Young farmers can’t wait to ‘grow stuff’

Young farmers can’t wait to ‘grow stuff’

These young farmers at Oliver Elementary School are getting excited about making healthy choices and growing their own food. (Lyonel Doherty photo)

Six-year-old Robbie Affleck wants to be a dancer, but he knows he has to eat healthy, so he’s going to be a farmer for now.

Affleck is among a dozen students from Oliver Elementary School who is taking part in the “Young Farmer” program that teaches them how to grow food and sell it come harvest time.

Affleck received a budget of $48 to grow carrots and tomatoes.

Callie Affleck said she wants to be a farmer to earn some money.

“It’s important to eat local foods because farmers in Oliver can make more money.

She noted that if people are shipping food, it wastes gasoline and pollutes the earth.

Seven-year-old Anissa Khodarahmi agreed, saying growing local is better than getting food from the store “because they come on planes and airplanes ploot.” (She means pollute.)

Isaac Jones, who took part in the program last year, said it’s a good working opportunity for kids. The 11 year old is growing carrots, zucchini, beans, lettuce and squash.

“I’ve learned that you need to have space that’s big enough for your produce, not a small box but a garden.”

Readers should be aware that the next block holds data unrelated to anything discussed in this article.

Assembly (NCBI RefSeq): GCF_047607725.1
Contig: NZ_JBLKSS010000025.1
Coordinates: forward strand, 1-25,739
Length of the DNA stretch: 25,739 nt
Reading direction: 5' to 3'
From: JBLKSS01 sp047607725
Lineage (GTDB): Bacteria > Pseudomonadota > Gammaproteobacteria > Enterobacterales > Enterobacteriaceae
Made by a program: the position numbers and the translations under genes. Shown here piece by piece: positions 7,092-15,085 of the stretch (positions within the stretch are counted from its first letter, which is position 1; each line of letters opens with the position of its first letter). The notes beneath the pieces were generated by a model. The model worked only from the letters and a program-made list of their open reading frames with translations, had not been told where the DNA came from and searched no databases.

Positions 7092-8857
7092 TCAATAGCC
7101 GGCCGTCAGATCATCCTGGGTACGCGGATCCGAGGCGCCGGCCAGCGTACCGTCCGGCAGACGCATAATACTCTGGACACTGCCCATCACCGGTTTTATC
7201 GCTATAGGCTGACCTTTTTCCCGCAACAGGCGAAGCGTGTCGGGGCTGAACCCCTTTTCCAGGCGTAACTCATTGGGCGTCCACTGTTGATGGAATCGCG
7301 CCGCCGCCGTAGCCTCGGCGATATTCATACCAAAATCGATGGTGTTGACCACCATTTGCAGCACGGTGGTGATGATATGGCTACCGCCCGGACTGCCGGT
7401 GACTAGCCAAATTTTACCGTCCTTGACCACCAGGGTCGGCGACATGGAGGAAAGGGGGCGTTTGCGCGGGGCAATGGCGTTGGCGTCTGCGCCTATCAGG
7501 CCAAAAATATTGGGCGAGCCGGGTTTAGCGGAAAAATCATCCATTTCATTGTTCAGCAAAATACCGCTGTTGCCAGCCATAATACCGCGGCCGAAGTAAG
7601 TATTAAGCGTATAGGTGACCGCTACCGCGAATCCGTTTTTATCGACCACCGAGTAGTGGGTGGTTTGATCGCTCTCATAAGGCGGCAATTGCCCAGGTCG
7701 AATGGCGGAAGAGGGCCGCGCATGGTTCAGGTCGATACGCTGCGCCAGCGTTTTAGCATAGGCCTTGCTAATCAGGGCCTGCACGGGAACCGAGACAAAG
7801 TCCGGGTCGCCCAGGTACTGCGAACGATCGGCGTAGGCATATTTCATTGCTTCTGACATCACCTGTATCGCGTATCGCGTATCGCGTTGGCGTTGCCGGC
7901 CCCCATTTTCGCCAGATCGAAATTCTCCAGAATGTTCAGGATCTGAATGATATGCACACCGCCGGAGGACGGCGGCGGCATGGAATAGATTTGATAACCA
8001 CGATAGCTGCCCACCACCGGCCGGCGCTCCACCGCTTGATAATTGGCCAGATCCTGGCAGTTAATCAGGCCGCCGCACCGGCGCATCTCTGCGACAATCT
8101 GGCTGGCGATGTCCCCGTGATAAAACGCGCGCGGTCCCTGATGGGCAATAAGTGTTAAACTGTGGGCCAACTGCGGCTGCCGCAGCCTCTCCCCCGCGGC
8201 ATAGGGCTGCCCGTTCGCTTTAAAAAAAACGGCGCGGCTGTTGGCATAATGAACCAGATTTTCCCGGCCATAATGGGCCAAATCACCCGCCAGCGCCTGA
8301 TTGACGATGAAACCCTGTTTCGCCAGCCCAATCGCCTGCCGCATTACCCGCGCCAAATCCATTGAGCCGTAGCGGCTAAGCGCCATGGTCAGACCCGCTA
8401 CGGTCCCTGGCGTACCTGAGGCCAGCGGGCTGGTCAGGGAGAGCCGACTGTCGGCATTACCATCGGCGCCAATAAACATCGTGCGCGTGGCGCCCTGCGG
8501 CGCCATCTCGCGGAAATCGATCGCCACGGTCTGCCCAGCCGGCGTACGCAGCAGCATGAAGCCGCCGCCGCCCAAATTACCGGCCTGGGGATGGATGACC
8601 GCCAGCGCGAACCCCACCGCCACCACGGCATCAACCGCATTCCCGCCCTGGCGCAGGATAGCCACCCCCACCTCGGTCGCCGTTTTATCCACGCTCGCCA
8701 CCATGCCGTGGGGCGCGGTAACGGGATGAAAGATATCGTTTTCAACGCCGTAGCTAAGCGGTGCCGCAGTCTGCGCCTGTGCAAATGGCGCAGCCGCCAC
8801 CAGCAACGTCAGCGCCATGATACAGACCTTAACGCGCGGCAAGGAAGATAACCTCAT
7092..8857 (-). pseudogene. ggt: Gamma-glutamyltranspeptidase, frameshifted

His sister Zoe Jones said she wants to grow enough food to sell and make money. Here is her unedited quote: “I like microgreens because you can gut thum in your smoothee and samwich and salid.”

Zoe said she wants to share her produce with other people.

Eight-year-old Ryder Yorke said he had a wonderful time growing food with his mom and dad. “I helped feed my family,” he noted.

Joshua Speed, 6, is growing watermelon, corn, potatoes, squash and carrots.

“I want to help my mom grow vegetables so we don’t have to buy them,” he said.

He wants to be a young farmer because “it’s good for my brain and my community.”

Kayla Koteles said her carrots didn’t grow very well last year. Instead of being straight, they turned out the size of marbles, she explained.

But this year she plans to make sure the sun hits all of her plants.

By Lyonel Doherty